Percutaneous endoscopic gastrostomy for gastric decompression after repeated intestinal obstruction after open abdominal surgery

Surg Laparosc Endosc Percutan Tech. 2008 Dec;18(6):604-7. doi: 10.1097/SLE.0b013e3181875509.


In patients with repeated intestinal obstructions after open abdominal surgery, aerophagia associated with disturbances in gastrointestinal passage causes the accumulation of large amounts of air, resulting in chronic symptoms including abdominal pain and distention and consequently malnutrition. We successfully used percutaneous endoscopic gastrostomy (PEG) for long-term gastric decompression in 2 cases with aerophagia. The first case was a 69-year-old Japanese man admitted for repeated intestinal obstruction after an appendectomy. After the last surgery for intestinal obstruction, the patient experienced repeated abdominal distention and anorexia, resulting in weight loss and malnutrition. The second case was a 79-year-old man complaining of abdominal pain and distention. He had a history of resection of the lower pharynx and larynx owing to total laryngectomy and had received a permanent tracheostomy. He then underwent surgery for intestinal obstruction. Because the patients' abdominal symptoms were unresponsive to administration of a peristalsis stimulant and a laxative, we performed PEG to deflate the gastrointestinal tract. An abdominal x-ray taken after the PEG placement showed the elimination of the gas and a remarkable improvement in the gastric dilatation, and the abdominal symptoms soon disappeared. These cases highlight the clinical importance and usefulness of PEG for gastric decompression in patients with aerophagia associated with repeated intestinal obstruction.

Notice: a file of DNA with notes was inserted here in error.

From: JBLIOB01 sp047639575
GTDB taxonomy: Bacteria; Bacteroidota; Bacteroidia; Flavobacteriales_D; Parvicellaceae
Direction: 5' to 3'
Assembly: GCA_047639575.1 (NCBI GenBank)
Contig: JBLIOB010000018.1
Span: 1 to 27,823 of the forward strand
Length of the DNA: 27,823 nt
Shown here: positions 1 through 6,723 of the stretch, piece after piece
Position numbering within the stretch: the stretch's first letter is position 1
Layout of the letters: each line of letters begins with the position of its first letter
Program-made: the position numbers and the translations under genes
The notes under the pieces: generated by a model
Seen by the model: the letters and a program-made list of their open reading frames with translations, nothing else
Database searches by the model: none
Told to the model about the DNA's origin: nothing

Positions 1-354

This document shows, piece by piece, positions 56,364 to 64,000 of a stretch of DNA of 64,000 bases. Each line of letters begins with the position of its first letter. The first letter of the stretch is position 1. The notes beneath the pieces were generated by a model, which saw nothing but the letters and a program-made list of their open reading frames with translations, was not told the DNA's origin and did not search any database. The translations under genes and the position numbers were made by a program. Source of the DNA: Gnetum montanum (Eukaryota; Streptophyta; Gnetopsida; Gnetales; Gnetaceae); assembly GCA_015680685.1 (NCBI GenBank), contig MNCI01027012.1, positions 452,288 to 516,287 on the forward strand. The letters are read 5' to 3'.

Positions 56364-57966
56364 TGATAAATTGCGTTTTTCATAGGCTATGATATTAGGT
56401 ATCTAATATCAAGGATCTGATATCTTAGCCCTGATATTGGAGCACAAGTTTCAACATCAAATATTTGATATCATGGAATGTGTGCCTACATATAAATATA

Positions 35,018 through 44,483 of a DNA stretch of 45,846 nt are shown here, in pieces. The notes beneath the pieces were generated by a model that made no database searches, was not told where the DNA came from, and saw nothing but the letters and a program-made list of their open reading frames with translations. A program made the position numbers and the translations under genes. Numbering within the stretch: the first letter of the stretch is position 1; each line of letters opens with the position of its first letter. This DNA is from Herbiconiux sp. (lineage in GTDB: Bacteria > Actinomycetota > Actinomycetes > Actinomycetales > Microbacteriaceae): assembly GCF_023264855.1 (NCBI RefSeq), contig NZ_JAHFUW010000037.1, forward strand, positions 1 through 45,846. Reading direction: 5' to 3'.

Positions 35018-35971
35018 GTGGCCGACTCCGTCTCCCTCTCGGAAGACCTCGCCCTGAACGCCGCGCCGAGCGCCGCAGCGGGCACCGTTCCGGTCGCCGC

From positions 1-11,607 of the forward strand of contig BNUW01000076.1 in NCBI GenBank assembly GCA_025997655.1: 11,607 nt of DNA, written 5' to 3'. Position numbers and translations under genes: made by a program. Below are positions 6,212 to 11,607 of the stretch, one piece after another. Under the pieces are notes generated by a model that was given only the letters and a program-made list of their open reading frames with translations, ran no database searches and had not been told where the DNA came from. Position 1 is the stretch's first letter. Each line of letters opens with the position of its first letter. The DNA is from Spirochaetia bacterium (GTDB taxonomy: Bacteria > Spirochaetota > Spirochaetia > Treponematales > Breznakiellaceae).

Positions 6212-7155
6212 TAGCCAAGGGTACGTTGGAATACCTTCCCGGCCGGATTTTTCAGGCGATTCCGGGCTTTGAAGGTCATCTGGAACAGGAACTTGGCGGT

Publication types

  • Case Reports

MeSH terms

  • Abdomen / surgery*
  • Aged
  • Asian Continental Ancestry Group
  • Decompression, Surgical / methods*
  • Endoscopy, Digestive System
  • Gastrostomy / methods*
  • Humans
  • Intestinal Obstruction / etiology*
  • Intestinal Obstruction / pathology
  • Intestinal Obstruction / surgery*
  • Male
  • Postoperative Complications*
  • Recurrence